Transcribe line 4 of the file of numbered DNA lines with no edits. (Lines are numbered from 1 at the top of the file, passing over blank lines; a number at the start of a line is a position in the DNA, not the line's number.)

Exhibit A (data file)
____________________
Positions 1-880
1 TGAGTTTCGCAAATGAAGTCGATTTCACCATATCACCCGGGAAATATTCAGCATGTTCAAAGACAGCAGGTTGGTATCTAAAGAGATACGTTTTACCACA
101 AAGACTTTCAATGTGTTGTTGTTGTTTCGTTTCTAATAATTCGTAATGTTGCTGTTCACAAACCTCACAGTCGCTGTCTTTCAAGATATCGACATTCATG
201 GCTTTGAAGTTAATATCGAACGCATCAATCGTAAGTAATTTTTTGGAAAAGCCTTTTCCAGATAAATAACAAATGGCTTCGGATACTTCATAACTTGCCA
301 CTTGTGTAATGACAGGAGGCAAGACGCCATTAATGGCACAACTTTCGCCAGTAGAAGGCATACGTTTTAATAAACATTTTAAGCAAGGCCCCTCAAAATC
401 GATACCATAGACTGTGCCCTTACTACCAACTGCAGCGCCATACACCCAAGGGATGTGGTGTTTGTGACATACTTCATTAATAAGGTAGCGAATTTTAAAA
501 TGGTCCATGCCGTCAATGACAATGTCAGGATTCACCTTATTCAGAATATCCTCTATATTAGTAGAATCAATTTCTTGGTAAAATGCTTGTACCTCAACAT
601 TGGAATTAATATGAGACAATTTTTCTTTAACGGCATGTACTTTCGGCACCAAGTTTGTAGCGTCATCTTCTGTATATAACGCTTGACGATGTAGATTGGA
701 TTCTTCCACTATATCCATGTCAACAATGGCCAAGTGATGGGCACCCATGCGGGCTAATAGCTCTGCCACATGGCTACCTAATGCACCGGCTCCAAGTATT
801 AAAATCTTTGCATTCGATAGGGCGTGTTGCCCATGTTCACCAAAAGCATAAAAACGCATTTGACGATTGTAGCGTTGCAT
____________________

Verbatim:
201 GCTTTGAAGTTAATATCGAACGCATCAATCGTAAGTAATTTTTTGGAAAAGCCTTTTCCAGATAAATAACAAATGGCTTCGGATACTTCATAACTTGCCA